APA's Committee on Accreditation (CoA) hopes a special convention session will begin to resolve confusion over a question plaguing the field since 1996: What does "emerging substantive areas" mean?
Since the term was added at that time by CoA, some doctoral programs--such as clinical child or clinical health psychology--have tried to seek accreditation as an emerging substantive area rather than in the traditional substantive areas of clinical, counseling and school psychology. But CoA has been hesitant to accredit any programs in this area when the term has never been defined.
To gather input on two proposed solutions to resolve the issue, CoA will sponsor a session titled "Open forum on accreditation: emerging substantive areas." At the session, participants will consider the proposed solutions to either get rid of emerging substantive areas or better define them. Questions and comments submitted beforehand will be read and answered by CoA members (see Submit your question). Also, panelists at the session will provide preliminary findings based on comments gathered during CoA's online forum, conducted from October 2002 to April 2003, on the issue.
"This is such an important definitional issue for psychology," says CoA Chair Scotty Hargrove, PhD. "If we do define it, the way it is defined is very important because it will change the way programs present themselves for accreditation....We're hoping [the forum] will help us to move forward with action."
The confusion over substantive areas began in 1996 when the new area was added to the Guidelines and Principles of Accreditation for Programs in Professional Psychology. CoA accredits doctoral and internship programs in three broad areas of psychology--school, clinical and counseling, as well as combinations of those three--under traditional substantive areas. However, emerging substantive areas was added so that if a broad substantive area of psychology, besides the traditional three, emerged in the future, it could attain accreditation under this new area. But the language resulted in confusion.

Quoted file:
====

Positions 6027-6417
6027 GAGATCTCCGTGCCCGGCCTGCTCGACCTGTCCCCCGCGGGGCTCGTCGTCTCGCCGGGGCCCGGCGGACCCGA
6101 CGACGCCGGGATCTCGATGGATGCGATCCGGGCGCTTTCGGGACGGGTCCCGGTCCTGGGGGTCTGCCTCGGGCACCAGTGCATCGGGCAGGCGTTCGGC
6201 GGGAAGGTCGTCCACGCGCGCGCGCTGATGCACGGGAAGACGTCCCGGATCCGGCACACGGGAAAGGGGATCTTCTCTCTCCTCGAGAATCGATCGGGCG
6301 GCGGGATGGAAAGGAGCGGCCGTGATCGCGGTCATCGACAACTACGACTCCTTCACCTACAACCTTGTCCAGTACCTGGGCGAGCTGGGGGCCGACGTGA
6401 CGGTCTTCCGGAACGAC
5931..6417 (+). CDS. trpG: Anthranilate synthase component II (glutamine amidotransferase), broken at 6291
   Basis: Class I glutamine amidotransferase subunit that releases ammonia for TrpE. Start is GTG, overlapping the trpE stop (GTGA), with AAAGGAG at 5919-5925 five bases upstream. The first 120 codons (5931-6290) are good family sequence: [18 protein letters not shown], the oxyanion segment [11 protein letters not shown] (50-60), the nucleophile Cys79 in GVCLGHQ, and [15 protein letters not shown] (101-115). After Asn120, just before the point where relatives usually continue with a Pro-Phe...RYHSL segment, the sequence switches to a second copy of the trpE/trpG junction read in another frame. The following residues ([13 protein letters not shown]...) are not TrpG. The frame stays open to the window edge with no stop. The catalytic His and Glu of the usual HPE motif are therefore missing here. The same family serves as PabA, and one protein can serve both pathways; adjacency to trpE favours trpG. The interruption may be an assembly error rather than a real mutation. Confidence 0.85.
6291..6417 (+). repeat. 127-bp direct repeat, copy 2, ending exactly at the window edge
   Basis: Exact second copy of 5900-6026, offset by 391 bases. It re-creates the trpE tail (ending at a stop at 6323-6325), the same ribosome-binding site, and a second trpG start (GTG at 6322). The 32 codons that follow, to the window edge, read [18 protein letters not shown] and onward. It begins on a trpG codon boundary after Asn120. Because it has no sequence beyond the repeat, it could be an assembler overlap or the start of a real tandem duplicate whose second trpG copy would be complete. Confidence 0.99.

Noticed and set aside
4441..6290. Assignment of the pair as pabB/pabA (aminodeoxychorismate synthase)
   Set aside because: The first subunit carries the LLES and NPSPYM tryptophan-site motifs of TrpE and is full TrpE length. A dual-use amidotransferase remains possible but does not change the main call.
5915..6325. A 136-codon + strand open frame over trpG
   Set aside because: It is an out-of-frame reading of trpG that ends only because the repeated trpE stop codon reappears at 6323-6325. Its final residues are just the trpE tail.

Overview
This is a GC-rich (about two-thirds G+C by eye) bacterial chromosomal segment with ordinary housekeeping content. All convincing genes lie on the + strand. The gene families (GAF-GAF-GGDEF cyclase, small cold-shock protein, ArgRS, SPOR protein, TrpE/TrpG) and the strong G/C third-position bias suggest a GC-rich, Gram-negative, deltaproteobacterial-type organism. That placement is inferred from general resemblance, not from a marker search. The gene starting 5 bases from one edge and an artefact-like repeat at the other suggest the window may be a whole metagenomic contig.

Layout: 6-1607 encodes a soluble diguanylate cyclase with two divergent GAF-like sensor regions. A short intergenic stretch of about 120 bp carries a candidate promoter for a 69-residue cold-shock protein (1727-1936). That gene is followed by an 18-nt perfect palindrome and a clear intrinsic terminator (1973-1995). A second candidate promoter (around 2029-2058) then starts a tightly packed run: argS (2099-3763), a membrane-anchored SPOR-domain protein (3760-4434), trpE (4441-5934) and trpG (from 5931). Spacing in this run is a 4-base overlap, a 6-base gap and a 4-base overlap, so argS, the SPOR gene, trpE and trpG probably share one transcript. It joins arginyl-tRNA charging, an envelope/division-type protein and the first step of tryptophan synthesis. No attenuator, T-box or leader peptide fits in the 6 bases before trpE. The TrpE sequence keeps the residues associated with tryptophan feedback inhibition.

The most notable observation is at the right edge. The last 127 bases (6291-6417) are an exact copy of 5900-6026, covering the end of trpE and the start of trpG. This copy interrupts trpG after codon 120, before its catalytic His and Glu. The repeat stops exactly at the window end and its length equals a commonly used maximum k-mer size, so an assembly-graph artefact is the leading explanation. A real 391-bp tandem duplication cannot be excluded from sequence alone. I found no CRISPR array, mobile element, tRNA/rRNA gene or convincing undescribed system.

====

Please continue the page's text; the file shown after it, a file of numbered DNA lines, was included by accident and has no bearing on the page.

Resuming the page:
CoA hopes forums might be the way to reach consensus. Certainly, strong arguments are being made on both sides. Those in favor of eliminating emerging substantive areas often say that psychology training at the PhD level should be "broad and general"--a guiding principle CoA follows with accreditation--and that any accreditation after that should be a more refined application. On the other hand, those wanting to keep the term say that the field is broadening and needs to encompass a greater range of areas.
"There is nothing clear-cut here," says Susan Zlotlow, PhD, APA's director of accreditation. "There is nothing that you could say 'Yes, it's definitely this or definitely that.' The arguments are logical on both sides, and that's why I think the issue has been around for so many years....The forum will be another mechanism to keep the process and the discussion open and transparent. Given the importance of how this is resolved to the field, open dialogue and transparency of the process are a priority."
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